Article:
How Quantum Mechanics Lets Us See, Smell and Touch . Science and Technology .

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Offline sr john

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24  October  2018  .

If Max Planck hadn’t ignored some bad advice, he would never have started a revolution. The pivotal moment happened in 1878, when young Planck asked one of his professors whether to continue pursuing a career in physics. Herr Professor Philipp von Jolly told Planck to find another line of work .

All the important discoveries in physics had already been made, the professor assured his young protégé. As Planck later recalled, von Jolly told him, “[Physics] may yet keep going in one corner or another, scrutinising or putting in order a jot here and a tittle there, but the system as a whole is secured, and theoretical physics is noticeably approaching its completion .

Putting one of those jots in order, it turned out, eventually won Planck a Nobel Prize — and led to the birth of quantum mechanics. The troublesome trifle concerned a very ordinary phenomenon: Why do objects glow the way they do when heated? All materials, no matter what they’re made of, behave the same way with increasing temperature: turning red, then yellow, then white. Yet no physicist in the 19th century could explain this seemingly simple process .

The problem came to be called the ultraviolet catastrophe, because the best theorem of the day predicted that objects heated to very high temperatures should spew infinite amounts of short-wavelength energy. Since we know a strong current doesn’t turn light bulbs and toasters into energy-spewing death rays, 19th century physics clearly wasn’t the last word .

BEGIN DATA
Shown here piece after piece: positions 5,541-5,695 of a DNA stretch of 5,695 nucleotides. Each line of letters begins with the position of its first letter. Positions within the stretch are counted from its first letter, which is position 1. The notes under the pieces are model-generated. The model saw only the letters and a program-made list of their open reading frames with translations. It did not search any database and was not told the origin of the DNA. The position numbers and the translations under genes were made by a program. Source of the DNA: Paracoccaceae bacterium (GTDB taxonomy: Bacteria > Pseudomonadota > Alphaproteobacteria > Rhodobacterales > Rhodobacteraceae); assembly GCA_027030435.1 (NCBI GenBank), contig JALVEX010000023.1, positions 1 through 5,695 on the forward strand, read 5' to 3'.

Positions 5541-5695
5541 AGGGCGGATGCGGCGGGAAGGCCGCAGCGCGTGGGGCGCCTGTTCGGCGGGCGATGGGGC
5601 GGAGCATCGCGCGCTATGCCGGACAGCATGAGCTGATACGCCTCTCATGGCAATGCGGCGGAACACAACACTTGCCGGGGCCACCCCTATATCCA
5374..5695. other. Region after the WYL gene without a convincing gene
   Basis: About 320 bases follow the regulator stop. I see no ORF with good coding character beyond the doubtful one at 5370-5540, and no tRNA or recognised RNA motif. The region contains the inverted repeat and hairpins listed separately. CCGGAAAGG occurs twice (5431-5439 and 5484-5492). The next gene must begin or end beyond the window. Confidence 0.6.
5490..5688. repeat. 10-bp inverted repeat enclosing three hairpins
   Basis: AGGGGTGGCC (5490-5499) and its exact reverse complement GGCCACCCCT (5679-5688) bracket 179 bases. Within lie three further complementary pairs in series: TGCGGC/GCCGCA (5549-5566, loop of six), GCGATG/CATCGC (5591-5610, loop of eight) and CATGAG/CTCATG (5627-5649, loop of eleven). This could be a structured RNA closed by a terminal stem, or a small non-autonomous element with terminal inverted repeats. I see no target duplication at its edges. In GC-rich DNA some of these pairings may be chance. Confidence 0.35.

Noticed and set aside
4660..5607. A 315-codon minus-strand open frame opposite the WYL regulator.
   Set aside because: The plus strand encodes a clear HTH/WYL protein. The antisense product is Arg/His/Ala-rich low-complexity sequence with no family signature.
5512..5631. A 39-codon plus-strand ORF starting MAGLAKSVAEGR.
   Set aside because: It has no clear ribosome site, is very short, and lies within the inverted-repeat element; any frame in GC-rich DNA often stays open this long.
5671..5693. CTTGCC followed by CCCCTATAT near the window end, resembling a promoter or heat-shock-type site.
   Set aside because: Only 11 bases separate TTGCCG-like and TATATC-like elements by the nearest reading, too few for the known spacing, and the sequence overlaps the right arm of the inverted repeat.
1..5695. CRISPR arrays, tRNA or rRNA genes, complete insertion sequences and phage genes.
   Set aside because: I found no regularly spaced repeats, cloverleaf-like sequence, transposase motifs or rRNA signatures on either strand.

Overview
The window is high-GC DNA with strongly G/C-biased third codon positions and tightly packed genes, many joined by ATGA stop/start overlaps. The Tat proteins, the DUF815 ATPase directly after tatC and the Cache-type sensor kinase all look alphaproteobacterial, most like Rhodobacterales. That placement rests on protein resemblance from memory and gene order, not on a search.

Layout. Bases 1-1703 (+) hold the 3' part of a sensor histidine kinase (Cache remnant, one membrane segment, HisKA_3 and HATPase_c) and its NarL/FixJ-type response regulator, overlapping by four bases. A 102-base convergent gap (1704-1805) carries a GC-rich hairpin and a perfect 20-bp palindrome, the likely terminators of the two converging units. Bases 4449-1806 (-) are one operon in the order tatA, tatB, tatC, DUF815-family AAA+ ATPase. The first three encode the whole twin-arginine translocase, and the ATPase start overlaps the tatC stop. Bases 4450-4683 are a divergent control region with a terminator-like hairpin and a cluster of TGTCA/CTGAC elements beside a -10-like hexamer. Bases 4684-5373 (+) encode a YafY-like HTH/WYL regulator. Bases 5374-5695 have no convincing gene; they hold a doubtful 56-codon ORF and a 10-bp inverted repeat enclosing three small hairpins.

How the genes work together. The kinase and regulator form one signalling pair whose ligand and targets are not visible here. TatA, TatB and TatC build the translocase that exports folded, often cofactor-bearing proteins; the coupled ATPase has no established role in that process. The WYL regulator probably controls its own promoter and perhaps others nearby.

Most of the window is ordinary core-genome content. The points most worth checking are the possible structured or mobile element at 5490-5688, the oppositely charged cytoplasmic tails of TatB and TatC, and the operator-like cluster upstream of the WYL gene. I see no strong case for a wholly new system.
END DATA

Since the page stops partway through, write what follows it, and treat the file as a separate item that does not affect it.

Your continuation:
Planck found an answer in 1900 with what amounted to a modern-day hack. He proposed (guessed, really) that energy could only be absorbed or emitted in discrete packets, or quanta. It was a radical departure from so-called classical physics, which held that energy flowed in smooth, continuous streams. At the time, Planck had no theoretical justification — but it turned out to work anyway. His quanta effectively capped the amount of energy that heated objects could release at any temperature. No more death rays .

So began the quantum revolution. It would take decades of incandescent theoretical work by Albert Einstein, Werner Heisenberg, Niels Bohr and other titans to transform Planck’s inspiration into a full theory, but it all started because no one understood what happened to things when they get hot . .

Spreading The Truth .
Thanks  Sr John .

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